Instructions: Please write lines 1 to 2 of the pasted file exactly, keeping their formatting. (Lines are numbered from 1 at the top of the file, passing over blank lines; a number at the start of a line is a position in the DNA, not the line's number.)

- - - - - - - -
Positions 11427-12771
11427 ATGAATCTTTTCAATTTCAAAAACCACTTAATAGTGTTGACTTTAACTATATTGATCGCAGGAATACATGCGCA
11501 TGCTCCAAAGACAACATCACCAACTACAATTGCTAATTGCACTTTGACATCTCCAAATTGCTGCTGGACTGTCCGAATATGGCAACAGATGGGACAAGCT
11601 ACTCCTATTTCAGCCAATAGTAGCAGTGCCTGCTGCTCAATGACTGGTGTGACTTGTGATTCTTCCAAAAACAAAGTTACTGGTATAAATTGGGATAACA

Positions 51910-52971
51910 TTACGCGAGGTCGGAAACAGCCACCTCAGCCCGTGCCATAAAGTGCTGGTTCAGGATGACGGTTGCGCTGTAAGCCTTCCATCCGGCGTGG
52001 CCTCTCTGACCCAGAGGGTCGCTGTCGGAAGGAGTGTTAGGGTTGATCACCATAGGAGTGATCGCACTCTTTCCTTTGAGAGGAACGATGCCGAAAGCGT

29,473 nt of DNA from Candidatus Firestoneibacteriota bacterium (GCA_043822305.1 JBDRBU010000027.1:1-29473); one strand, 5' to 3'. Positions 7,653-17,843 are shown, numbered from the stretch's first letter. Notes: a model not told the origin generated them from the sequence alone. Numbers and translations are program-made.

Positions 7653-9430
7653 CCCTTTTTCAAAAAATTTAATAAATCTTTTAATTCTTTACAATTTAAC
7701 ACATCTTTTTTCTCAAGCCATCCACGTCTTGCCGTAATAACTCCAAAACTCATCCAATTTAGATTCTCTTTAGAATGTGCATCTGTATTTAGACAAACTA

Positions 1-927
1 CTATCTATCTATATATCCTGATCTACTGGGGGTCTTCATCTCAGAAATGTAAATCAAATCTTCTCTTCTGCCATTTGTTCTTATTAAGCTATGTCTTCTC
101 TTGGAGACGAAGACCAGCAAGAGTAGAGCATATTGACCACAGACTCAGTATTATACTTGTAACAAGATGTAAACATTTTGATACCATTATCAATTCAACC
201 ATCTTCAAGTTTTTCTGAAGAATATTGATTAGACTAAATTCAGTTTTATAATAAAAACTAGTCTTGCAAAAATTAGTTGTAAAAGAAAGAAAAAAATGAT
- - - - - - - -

Positions 11427-12771
11427 ATGAATCTTTTCAATTTCAAAAACCACTTAATAGTGTTGACTTTAACTATATTGATCGCAGGAATACATGCGCA